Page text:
Background: Platelet count is a prognostic indicator in the general population and elderly. Thrombocytosis during acute exacerbation of COPD (AECOPD) has been associated with mortality; however, the relationship between platelet count and mortality in stable COPD is unknown. Methods: We performed post hoc secondary analysis on a subsample of 1797 patients in the Study to Understand Mortality and Morbidity in COPD (SUMMIT) who had blood samples drawn at baseline. Participants were current or former smokers, 40-80 years old with moderate COPD and history or increased risk of cardiovascular (CV) disease. The primary outcome was on and post-treatment all-cause mortality. Secondary outcomes included first-on-treatment moderate/severe AECOPD and on-treatment CV composite event (CV death, myocardial infarction, stroke, unstable angina and transient ischemic attack). Multivariable Cox proportional hazards models were used to investigate study endpoint associations with platelet count quintile grouping, continuous platelet count utilizing two-term fractional polynomials, and categories of low, normal and high platelet count (< 150, ≥150 to < 300, ≥300 × 109/L). Results: Patients were followed for 2.3 ± 0.9 years for vital status and 1.6 ± 1.1 years for morbidity endpoints during which 105 (5.8%) died, 651 (36.2%) experienced AECOPD (159 with severe AECOPD) and 86 (4.8%) experienced a CV event. A U-shaped association between platelet count and all-cause mortality was observed. Compared to the third quintile group (Q3) of platelet count, risk of death was increased in the lowest quintile group (Q1; hazard ratio [HR]: 1.73; 95% confidence interval [CI]: 0.93-3.23) and highest quintile group (Q5; HR: 1.66; 95%CI: 0.89-3.10), though point estimates were imprecise. Using clinical cutoffs, compared with normal platelet counts (≥150 to < 300 × 109/L), risk of all-cause mortality was nominally increased among patients with thrombocytopenia (HR: 1.46; 95%CI: 0.81-2.64) and high platelet count (HR: 1.66; 95%CI: 0.96-2.86). Compared with Q3, CV events were nominally increased for Q5 (HR: 1.71; 95%CI: 0.83-3.49) and Q1 (HR: 1.41; 95%CI: 0.70, 2.85). There was no association between platelet count and AECOPD. Conclusions: In stable COPD platelet count demonstrated a U-shaped association with increased risk of 3-year all-cause mortality, though a platelet count level above or below which risk of mortality was increased could not be definitively identified.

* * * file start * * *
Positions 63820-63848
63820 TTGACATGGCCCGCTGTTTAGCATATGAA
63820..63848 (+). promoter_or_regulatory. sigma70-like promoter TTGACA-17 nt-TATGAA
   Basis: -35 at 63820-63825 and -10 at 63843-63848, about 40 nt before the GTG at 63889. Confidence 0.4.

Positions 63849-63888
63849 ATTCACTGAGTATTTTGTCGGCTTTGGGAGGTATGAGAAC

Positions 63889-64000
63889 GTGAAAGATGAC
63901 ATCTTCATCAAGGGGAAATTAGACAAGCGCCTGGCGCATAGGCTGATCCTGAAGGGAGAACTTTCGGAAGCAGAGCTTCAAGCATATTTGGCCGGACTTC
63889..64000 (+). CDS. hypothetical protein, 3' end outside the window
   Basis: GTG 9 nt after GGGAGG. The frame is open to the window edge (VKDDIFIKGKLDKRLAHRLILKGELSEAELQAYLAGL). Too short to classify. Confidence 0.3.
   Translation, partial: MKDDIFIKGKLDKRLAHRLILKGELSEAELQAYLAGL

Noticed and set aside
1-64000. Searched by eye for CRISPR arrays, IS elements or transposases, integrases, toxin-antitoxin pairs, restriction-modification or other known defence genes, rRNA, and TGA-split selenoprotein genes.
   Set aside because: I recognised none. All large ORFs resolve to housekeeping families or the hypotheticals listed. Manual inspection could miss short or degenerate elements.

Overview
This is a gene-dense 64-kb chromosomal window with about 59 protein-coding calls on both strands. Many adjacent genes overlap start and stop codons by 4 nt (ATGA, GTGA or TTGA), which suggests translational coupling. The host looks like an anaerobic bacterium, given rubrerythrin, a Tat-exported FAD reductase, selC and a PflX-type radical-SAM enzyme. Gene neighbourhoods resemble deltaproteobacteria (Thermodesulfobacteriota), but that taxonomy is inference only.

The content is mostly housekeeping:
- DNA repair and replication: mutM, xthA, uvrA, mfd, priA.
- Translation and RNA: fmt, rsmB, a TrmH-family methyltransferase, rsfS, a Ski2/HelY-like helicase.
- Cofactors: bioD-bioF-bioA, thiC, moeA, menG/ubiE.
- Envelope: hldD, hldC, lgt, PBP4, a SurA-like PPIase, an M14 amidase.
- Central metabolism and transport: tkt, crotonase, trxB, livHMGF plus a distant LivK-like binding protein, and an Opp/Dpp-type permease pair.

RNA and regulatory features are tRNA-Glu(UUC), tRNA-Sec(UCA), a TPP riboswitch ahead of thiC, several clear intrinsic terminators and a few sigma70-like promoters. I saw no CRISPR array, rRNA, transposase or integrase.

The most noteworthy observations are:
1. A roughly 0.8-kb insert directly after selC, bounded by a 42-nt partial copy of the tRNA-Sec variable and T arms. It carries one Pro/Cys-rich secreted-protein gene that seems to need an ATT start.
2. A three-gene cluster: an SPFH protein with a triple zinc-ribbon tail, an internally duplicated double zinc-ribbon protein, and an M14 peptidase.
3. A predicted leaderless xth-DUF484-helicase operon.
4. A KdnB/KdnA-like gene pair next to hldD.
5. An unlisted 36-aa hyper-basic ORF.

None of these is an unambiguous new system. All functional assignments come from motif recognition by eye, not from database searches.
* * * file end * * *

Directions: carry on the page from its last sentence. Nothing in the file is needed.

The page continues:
- Cardiovascular disease
- Chronic obstructive pulmonary disease
- Platelet count
ASJC Scopus subject areas
- Pulmonary and Respiratory Medicine